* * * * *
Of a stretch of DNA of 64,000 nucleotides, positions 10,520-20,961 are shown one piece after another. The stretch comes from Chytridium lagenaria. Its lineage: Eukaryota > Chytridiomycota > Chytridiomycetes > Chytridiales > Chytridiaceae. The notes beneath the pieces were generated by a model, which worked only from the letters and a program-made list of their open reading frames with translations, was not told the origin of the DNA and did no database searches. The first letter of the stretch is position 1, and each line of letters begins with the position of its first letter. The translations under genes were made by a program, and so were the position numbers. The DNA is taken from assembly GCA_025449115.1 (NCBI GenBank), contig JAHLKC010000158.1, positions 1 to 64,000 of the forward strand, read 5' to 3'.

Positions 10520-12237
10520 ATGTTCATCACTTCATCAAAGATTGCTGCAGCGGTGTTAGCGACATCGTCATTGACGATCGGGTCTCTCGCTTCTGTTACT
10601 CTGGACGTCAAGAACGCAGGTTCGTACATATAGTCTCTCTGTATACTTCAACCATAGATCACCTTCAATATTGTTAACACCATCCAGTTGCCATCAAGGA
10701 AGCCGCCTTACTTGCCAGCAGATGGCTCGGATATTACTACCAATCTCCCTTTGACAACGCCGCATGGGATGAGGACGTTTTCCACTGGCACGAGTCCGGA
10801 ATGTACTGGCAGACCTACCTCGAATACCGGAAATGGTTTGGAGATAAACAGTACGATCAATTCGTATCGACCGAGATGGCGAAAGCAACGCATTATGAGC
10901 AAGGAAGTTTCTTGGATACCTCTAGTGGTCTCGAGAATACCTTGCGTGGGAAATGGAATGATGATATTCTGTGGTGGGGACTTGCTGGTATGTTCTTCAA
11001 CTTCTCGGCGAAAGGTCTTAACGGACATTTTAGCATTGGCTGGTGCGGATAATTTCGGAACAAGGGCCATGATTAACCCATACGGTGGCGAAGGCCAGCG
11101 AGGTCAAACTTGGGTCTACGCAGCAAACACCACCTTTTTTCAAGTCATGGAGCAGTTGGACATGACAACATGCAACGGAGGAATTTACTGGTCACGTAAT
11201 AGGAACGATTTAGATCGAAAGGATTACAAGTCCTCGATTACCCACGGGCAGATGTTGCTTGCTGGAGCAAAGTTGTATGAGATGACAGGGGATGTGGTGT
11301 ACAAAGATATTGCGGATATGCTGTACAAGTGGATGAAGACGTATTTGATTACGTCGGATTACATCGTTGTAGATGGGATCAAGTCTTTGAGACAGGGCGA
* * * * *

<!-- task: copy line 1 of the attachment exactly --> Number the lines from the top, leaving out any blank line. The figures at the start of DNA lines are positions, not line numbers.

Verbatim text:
Of a stretch of DNA of 64,000 nucleotides, positions 10,520-20,961 are shown one piece after another. The stretch comes from Chytridium lagenaria. Its lineage: Eukaryota > Chytridiomycota > Chytridiomycetes > Chytridiales > Chytridiaceae. The notes beneath the pieces were generated by a model, which worked only from the letters and a program-made list of their open reading frames with translations, was not told the origin of the DNA and did no database searches. The first letter of the stretch is position 1, and each line of letters begins with the position of its first letter. The translations under genes were made by a program, and so were the position numbers. The DNA is taken from assembly GCA_025449115.1 (NCBI GenBank), contig JAHLKC010000158.1, positions 1 to 64,000 of the forward strand, read 5' to 3'.